Vapers were likely to become hooked on e-cigarettes, which are thought to be less harmful than tobacco but aren't without risks.
The British research, published Wednesday in the New England Journal of Medicine, could influence what doctors tell their patients and shape the debate in the USA, where the Food and Drug Administration has come under pressure to more tightly regulate the burgeoning industry amid a surge in teenage vaping.
There has been some opposition to the idea of vaping to quit smoking. Juul's rapid popularity among teens in the USA -which has sparked fears that it could lead more young people to pick up tobacco smoking and reverse the success we've seen with lowering teen smoking rates - might explain the more reluctant attitude of doctors in the U.S.to enthusiastically embrace e-cigarettes as a cessation aid. To objectively measure their progress, they also had their breathing levels of carbon monoxide (a common toxin in cigarette smoke that lingers in exhaled air) monitored. "Other strengths of the study include biochemical verification of smoking outcomes - the nicotine replacement therapy (NRT) arm had a choice of products (gum, patch, etc) and could switch between them if they wanted, the e-cig arm had a choice of e-liquids, and it was a pragmatic trial conducted in a real-world setting". After one year, 18 percent of e-cigarette users were smoke-free, versus 9.9 percent of those using the other products.
E-cigarettes are placed on a shelf for sale in a store in Prague, Czech Republic, January 31, 2019.
The study, published online Wednesday by the New England Journal of Medicine, is the first randomized trial to test the effectiveness of modern e-cigarettes vs. nicotine-replacement products, said Peter Hajek, a psychologist at Queen Mary University of London, who led the trial.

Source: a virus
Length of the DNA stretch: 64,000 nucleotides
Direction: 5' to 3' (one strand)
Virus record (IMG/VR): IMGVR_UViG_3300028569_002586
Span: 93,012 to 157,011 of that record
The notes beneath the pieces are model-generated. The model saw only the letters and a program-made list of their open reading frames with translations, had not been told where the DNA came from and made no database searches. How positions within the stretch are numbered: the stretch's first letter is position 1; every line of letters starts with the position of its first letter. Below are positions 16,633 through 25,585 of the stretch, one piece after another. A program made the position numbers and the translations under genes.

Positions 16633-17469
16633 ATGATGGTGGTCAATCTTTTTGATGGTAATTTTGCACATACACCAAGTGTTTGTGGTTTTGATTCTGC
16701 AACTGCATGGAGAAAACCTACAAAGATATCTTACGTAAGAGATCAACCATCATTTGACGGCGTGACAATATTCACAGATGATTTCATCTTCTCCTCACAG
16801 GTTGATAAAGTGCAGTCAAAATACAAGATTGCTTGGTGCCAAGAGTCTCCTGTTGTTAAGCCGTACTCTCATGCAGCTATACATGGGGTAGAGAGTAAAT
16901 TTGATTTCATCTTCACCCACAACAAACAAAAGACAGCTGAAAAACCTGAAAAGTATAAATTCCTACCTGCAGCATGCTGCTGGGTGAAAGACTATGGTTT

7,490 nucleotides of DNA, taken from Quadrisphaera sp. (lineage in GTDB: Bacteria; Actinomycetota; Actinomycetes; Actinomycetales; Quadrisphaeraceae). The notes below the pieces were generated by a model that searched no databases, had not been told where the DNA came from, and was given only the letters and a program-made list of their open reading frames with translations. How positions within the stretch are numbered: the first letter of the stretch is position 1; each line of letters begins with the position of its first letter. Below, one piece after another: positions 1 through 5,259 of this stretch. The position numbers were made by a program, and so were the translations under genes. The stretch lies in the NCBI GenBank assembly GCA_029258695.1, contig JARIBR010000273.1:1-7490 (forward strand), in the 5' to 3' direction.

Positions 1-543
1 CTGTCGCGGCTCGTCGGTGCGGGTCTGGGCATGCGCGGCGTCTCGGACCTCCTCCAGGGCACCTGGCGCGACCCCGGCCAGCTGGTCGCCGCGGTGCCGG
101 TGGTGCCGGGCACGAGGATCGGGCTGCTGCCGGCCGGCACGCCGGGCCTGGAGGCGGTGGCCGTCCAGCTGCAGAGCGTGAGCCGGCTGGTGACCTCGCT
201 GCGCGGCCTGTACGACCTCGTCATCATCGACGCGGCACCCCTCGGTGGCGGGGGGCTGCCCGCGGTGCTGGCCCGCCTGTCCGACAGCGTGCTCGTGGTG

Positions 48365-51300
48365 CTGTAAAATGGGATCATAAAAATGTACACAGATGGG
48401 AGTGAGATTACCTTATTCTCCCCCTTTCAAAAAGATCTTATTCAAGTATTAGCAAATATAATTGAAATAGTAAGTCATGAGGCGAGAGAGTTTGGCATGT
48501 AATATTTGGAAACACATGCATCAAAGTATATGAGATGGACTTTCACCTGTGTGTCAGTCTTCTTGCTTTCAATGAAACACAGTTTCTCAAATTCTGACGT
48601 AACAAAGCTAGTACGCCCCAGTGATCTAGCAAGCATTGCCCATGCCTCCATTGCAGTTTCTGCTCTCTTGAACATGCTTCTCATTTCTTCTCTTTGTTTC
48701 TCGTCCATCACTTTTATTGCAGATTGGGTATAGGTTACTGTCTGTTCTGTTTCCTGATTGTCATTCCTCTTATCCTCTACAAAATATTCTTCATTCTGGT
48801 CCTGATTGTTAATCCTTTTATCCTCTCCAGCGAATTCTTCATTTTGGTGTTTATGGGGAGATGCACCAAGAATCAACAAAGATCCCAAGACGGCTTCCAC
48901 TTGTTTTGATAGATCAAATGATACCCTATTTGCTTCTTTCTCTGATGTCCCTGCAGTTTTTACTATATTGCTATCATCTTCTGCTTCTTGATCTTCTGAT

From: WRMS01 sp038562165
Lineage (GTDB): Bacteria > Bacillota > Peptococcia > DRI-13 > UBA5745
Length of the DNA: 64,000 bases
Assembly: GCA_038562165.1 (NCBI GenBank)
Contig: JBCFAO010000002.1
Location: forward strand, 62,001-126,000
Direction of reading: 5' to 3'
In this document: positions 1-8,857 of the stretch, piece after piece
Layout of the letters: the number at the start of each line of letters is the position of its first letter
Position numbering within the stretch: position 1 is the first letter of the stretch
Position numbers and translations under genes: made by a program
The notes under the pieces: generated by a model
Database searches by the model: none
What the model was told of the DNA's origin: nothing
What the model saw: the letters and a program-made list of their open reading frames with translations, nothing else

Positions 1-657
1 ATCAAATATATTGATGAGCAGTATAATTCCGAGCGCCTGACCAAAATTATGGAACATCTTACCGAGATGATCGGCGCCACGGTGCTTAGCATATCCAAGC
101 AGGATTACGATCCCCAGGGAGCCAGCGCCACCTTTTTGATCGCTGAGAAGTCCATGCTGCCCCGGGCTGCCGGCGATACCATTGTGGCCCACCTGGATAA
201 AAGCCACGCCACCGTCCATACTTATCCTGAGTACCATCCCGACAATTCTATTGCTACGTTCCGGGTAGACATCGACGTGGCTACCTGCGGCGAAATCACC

"This is now likely to change".
Gurley says he taught Michel to 'run and catch' at Georgia
It might have zero bearing on Sunday's Super Bowl , in which the Patriots are a 2 1/2-point favourite over the Rams. "I am flying him in, he's got a hotel, he's going to be set for the whole weekend".
A total of 8.6% reported e-cigarettes as their first tobacco product, while 5.0% reported using another non-cigarette product first (3.3% reported using cigarettes first).
Another concern Jordt has about e-cigarettes is that many users will simply never stop using them. Therefore, when the FDA only approves nicotine replacement therapies (gum and patches) and not products that help smokers mimic the physical habits of smoking (deep breathing, hand to mouth contact, social rituals, having to go outside and taking a break from work), women don't find as much success with these products.
Philip Morris International Inc., whose sister company Altria Inc.is seeking FDA approval to sell its "heat-not-burn" IQOS tobacco device, said a balance must be struck between seeking to prevent teens from using nicotine products and helping to move adult smokers away from cigarettes.
But in an email exchange with MedPage Today, Berry explained that numerous prior studies may have been subject to methodological limitations because they started with a sample of youth who were never cigarette users, assessed their e-cigarette use at that early time point, and then reviewed their smoking status after a year of follow-up.
Borrelli noted that after one year, 80 percent of the e-cigarette users in the study were still using the devices.
"Although a large number of smokers report that they have quit smoking successfully with the help of e-cigarettes, health professionals have been reluctant to recommend their use because of the lack of clear evidence from randomised controlled trials". Those devices have largely been overtaken in the U.S.by Juul and similar devices that have prefilled nicotine cartridges, or pods.
The results were more startling when researchers compared low-risk kids to those more likely to take up smoking. "And there is also the 'cool factor, '" he said.